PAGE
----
What a blessing it is to have many English Bible translations from which to choose. Not too long ago there were none, and attempts to translate the Bible into English were met with severe persecution (read about William Tyndale, for example). So when we are faced with choosing from a wide variety of translations in our native language – a luxury many countries on earth presently do not have – we should be filled with thankfulness for the freedoms and resources we have.
But we shouldn’t stop at thankfulness. We should also be discerning. It helps to know a little bit about how and why some of these translations were made. If we are indeed talking about the word of God (and I believe we are), then we should not take translation lightly. Essentially, the translation serves as an interpreter to tell us in our own language what God has said.
It is important to know that the Bible was originally written in Hebrew, Aramaic, and Greek, and if we can read in those languages then we can largely avoid the “lost in translation” problem. Of course, it has been almost two thousand years since the last Biblical books were penned, so there is a cultural and historical gap also that introduces difficulty to interpreting the Bible. The literal grammatical historical method tries to account for this gap, and can help us get closer to understanding the authors’ original intent. That gap creates not just challenges for interpreting the Bible, but also for translating it. Translators often translate based on their interpretation of a particular passage, so there is really no such thing as a completely “objective” translation. In choosing a translation, it is helpful to understand a little bit of how subjectivity enters into the translating process, and what that looks like in English translations.
The first question to be addressed by translators is regarding what is actually being translated. There are thousands of Biblical manuscripts, and they don’t always agree with each other in some details. So there are two basic philosophies from which translators choose. The majority text approach relies on manuscripts that are considered by some to be more reliable because of their number and the circumstances surrounding how they came to be. On the other hand, the critical text approach considers the earlier manuscripts generally to be more reliable, because of their chronological proximity to the originals. While the Biblical manuscripts passed down over the years largely agree, where there are differences, the majority and critical text approaches try to resolve the differences. There is healthy debate about which method is best, and it is wise to be aware of the differences. Still, it should be emphasized that in most areas, the manuscripts do agree, so we are talking about a small minority of manuscript variances – small, but worth being aware of.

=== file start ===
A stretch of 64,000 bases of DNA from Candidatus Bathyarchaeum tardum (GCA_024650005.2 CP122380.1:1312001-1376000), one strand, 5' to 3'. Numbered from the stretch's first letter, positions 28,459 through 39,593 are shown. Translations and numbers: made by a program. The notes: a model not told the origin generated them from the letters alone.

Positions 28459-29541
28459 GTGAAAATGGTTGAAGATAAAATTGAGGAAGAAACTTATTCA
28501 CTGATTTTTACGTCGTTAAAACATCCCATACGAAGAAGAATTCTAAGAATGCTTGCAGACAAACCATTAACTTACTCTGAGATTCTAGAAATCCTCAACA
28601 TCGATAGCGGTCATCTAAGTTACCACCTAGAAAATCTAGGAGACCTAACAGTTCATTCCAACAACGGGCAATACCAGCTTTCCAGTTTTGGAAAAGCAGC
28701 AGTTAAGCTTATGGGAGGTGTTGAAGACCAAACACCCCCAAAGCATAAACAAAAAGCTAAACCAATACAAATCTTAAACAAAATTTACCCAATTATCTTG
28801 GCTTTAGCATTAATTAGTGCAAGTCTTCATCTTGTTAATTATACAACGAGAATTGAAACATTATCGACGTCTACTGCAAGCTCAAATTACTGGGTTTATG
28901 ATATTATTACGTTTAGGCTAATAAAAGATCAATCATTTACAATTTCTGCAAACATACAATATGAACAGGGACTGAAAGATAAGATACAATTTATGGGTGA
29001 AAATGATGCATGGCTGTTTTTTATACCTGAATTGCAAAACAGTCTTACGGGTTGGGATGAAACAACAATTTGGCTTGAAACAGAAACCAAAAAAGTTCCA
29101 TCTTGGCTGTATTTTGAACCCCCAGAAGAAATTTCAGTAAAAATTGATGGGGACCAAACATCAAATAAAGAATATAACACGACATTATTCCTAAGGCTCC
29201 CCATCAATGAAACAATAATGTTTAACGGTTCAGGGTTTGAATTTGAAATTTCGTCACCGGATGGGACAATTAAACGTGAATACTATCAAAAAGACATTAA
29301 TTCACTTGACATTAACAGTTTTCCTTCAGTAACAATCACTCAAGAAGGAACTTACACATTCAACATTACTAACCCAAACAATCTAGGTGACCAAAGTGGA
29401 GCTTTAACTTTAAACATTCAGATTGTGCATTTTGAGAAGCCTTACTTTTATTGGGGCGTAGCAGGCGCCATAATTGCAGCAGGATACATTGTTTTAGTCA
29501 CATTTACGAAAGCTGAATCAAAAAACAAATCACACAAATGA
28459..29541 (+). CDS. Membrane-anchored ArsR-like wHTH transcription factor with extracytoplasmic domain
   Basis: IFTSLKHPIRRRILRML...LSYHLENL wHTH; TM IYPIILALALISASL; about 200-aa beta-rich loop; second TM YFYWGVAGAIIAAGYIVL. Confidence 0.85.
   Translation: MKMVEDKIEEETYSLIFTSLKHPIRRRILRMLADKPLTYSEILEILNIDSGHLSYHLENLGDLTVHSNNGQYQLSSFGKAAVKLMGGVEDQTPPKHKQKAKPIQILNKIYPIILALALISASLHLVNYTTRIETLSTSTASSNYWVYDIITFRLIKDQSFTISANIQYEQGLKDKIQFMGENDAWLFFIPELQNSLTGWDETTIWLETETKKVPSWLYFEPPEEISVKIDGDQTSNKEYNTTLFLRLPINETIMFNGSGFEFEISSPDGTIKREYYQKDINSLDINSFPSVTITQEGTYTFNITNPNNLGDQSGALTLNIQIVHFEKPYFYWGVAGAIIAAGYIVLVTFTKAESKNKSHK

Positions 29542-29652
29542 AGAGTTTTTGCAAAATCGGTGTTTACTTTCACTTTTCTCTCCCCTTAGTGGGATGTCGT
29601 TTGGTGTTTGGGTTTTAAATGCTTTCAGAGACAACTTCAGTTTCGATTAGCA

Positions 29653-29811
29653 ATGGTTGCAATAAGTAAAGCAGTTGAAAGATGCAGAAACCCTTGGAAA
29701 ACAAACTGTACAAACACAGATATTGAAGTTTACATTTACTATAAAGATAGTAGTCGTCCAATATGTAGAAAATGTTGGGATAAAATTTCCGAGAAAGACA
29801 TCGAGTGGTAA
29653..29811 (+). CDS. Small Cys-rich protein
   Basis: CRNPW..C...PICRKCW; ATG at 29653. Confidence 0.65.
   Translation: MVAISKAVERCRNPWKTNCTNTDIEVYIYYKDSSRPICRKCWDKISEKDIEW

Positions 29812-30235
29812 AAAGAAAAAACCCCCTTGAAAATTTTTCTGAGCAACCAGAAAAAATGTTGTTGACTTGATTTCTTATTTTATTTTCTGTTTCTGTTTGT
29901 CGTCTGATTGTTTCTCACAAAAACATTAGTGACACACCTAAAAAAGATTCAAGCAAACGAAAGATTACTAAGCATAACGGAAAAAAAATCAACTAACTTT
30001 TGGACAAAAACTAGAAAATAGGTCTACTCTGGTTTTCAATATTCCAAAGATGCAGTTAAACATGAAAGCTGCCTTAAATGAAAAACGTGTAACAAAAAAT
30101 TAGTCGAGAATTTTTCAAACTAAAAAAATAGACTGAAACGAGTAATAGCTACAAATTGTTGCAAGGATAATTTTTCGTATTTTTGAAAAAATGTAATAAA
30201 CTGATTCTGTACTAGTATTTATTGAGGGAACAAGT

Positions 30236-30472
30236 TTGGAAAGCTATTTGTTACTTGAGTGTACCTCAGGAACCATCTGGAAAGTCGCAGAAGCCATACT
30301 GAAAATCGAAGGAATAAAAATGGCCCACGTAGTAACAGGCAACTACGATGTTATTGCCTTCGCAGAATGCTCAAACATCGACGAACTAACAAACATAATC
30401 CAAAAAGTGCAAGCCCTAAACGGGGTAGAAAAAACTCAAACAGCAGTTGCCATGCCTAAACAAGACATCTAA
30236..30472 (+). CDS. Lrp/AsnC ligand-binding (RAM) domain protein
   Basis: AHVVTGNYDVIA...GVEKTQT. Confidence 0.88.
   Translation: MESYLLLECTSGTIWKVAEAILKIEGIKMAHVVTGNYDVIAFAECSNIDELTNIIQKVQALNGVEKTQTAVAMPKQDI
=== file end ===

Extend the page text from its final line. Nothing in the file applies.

(For the sake of transparency, I personally prefer the critical approach, though I occasionally disagree with some specific manuscript preferences of those who have historically preferred the critical approach. In short, I want to be able to look at all the manuscripts, and consider each one on its own merit, though under normal circumstances, I prefer the earlier manuscripts over the more numerous.)
The second question to be addressed is whether the translation is done using formal equivalence or dynamic equivalence. Formal equivalence is essentially translating word for word wherever possible in order to transfer the words from one language to another. Dynamic equivalence is less concerned with transferring the words than it is with transferring the ideas. Translations that rely on dynamic equivalence are translated thought for thought or idea for idea. Typically formal equivalence translations are somewhat clumsy and lack aesthetic qualities of poetic beauty, for example, but they are more helpful for detailed study because the words chosen are more representative of the originals. Dynamic equivalence translations often have better aesthetic qualities, and sometimes better reflect overall thoughts, but they typically lack precision in communication because the words used are so different.
Armed with these two bits of data (the manuscript categories and the methods for equivalence), in the next article let’s consider some of the most popular English translations in the order they appear on the Christian Booksellers Association list of top selling Bible translations.